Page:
NUTRITION TO FIGHT FATIGUE
A poor diet and or not eating enough calories aren’t the only reasons for fatigue or tiredness, but a good diet can improve your fatigue. Think of food as a needed part of your healing. Remember, you need to eat enough food so that your body can have the energy to heal itself. The National Cancer Institute recommends eating the following types of foods:
- A variety of foods every day.
- Fruits and vegetables—raw or cooked. These give you vitamins, minerals and fiber.
- Grains – whole grains such as cereal, bread, and pasta. These give you vitamins, minerals and fiber.
- Low fat dairy products—milk, cheese, yogurt, and ice cream – These supply protein, calcium, and several vitamins.
- Lean meats such as poultry, such as turkey or chicken or lean cuts of beef or pork. These supply protein.
Here are some tips for eating to increase your energy:
Start your day with a good breakfast.Try to include at least 1/3 of your protein requirements in this meal such as eggs or lean meats. Unlike carbohydrates (toast, cereal), proteins provide you with long lasting energy, and will help you keep your energy throughout the day.
- Increase protein food sources such as lean meat, fish, and low-fat dairy products.
- Eat plenty of iron rich foods like lean red meats, poultry, dark green vegetables and dried fruits.
- Eat several small meals rather than three large meals.
- Exercise lightly prior to meals to improve your appetite. Some people find that a walk before meals is a good way to improve the appetite.
- Drink plenty of liquids (8-10 glasses of fluid/day). Lack of fluids will increase your feelings of fatigue. But don’t drink with your meals—fluids can make you feel full faster. Instead drink most of your fluids between meals.
- Eat when you are hungry. Try to take advantage of the times when your appetite is best.
- Eat what you like, within reason. You can’t expect a diet of milkshakes alone to make you feel better. Try to keep a well balanced diet, but pick the foods you like from each food group.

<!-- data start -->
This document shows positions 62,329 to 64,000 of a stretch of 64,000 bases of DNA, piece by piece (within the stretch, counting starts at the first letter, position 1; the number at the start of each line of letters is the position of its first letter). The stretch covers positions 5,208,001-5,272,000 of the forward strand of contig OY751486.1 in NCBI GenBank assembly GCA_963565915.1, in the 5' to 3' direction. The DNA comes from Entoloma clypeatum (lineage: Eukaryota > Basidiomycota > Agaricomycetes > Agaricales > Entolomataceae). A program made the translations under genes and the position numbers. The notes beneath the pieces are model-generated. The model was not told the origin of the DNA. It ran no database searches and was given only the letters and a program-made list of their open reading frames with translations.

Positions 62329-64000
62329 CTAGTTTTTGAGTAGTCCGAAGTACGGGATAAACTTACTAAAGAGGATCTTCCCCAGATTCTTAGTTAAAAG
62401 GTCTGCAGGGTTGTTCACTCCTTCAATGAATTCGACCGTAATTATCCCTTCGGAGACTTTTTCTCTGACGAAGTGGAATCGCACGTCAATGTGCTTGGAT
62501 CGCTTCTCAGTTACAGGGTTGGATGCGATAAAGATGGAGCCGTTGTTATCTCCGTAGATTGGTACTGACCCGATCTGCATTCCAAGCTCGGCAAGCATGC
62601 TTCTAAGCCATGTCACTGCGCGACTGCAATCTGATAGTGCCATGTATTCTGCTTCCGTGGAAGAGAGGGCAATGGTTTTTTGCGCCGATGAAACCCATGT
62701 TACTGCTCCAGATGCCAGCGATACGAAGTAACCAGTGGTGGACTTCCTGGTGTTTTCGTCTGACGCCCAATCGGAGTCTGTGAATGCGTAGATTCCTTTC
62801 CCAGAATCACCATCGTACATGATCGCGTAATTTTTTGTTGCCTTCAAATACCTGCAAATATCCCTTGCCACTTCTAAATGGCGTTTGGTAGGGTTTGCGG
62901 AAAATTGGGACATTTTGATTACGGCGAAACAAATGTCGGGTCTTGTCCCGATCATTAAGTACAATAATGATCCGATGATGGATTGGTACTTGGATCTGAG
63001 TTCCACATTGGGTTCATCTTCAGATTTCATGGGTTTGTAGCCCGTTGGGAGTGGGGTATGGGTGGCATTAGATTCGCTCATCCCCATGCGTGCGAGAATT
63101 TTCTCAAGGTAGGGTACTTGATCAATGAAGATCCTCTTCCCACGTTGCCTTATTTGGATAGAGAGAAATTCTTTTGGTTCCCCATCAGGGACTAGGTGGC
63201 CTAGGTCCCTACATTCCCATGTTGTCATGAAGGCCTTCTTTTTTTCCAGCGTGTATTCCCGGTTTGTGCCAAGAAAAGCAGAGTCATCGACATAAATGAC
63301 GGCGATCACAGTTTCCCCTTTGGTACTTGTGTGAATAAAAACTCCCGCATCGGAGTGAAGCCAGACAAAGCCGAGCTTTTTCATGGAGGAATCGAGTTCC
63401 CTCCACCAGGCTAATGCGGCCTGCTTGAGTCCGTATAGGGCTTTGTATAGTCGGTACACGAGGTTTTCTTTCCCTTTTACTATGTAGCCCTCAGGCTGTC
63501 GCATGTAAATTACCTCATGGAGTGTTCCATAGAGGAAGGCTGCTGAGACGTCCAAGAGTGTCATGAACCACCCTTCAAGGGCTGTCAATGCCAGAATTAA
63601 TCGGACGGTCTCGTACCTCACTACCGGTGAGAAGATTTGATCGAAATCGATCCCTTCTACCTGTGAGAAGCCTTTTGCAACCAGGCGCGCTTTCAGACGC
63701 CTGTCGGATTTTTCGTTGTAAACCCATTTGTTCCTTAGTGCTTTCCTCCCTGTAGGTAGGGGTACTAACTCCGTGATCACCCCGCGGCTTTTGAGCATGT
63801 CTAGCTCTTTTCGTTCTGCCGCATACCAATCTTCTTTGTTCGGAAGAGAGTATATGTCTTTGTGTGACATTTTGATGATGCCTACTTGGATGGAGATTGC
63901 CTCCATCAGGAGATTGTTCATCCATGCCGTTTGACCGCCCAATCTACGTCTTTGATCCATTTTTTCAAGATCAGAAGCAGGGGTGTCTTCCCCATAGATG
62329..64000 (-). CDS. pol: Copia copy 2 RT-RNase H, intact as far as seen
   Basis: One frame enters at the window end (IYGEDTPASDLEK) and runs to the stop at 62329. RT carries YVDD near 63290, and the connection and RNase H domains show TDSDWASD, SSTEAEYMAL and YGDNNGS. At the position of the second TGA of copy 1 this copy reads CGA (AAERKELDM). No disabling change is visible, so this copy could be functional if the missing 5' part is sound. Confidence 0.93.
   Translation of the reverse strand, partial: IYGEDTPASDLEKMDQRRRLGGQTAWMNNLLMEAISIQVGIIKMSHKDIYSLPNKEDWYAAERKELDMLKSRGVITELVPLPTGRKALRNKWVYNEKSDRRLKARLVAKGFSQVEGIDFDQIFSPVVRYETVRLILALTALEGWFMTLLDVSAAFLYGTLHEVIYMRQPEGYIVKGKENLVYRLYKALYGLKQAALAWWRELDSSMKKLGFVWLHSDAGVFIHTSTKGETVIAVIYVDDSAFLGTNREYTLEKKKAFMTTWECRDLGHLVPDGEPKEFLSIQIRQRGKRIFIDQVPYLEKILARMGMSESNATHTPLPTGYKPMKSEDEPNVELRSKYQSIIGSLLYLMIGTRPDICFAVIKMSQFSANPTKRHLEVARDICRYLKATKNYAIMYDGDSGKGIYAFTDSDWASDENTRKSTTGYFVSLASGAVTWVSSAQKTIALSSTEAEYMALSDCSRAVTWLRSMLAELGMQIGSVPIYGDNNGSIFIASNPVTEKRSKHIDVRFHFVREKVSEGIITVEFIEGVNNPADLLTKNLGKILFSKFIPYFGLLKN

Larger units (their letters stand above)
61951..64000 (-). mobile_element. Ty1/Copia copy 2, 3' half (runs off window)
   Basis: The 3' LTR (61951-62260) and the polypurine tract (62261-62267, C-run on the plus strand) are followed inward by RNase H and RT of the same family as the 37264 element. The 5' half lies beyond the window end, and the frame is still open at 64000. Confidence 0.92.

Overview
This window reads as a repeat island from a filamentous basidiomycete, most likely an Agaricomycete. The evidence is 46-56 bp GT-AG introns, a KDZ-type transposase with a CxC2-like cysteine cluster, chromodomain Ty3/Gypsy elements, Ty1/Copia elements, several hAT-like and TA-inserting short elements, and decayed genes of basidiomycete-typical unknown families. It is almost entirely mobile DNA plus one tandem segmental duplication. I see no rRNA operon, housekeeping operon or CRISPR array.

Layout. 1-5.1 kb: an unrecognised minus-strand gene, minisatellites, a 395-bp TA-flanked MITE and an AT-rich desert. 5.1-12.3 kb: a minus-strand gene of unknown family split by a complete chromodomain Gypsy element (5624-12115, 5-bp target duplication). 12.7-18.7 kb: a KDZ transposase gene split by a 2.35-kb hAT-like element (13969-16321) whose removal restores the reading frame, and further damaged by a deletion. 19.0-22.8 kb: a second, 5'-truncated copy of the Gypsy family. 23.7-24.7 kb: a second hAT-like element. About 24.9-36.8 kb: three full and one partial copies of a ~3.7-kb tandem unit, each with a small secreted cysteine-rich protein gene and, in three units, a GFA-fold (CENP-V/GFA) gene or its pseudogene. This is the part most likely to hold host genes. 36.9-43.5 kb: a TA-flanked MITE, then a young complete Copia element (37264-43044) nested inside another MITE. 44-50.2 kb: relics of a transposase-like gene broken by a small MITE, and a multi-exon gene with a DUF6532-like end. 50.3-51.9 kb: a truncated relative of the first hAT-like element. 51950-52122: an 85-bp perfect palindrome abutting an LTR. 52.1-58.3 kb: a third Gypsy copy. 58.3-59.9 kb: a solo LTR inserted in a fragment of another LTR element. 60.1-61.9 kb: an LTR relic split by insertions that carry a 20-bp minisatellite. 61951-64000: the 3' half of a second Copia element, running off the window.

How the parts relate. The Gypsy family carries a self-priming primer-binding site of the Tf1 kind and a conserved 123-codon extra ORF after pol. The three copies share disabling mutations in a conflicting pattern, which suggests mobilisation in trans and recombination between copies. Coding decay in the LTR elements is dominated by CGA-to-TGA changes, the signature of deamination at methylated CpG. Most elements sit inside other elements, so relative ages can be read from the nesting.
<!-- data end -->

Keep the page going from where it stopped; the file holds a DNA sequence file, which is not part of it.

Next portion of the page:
- Avoid caffeine and white or refined sugars (cookies, cake or candy). While these products are OK in moderation, (they may even give you a quick boost!) they tend to cause a rapid rise and fall in your blood sugar, and will leave you more tired.
- Limit foods high in fat, salt and sugar.
- Limit alcohol intake, particularly close to bedtime. This can cause waking during the nighttime, and not allow you to get the deep sleep that you need.
- Limit foods that are smoked or pickled.
- If you are losing weight, try a nutritional supplement such as Ensure between meals (not in place of them).
- Try lower fat cooking methods such as broiling, steaming and poaching.
- Make mealtime an enjoyable activity. Share meals with family and friends. Put flowers on the table. Candles or soft music can make mealtime more pleasant.
- Vary your diet/try new recipes.Some people find foods taste differently after cancer treatment— trying new foods or different seasonings may make foods tastier.
- If you find you are not eating because you are too tired to prepare your meals:
- Consider pre-packaged/frozen meals at least once a week.
- Ask friends and family for help with meals.
- Prepare larger amounts when you do cook and freeze the extra food in single serving containers for easy reheating.
- Use paper plates and cups to cut down on cleanup.
- Keep a diary of what and when you eat every day and how it affects your fatigue.
- Ask your doctor or nurse for any brochures/booklets that give advice about diet. You can also ask your doctor to refer you to a dietician, who can give you helpful ideas.
When Do You Need To Seek Help?
You should always keep your doctor or nurse informed about feelings of tiredness. Be sure to notify them at once if you are unable to eat for a day or more, lose more than 5 lbs, experience pain while eating, vomit for more than 24 hours, are unable to urinate for 24 hrs or if your urine is bad smelling or rare and very thick.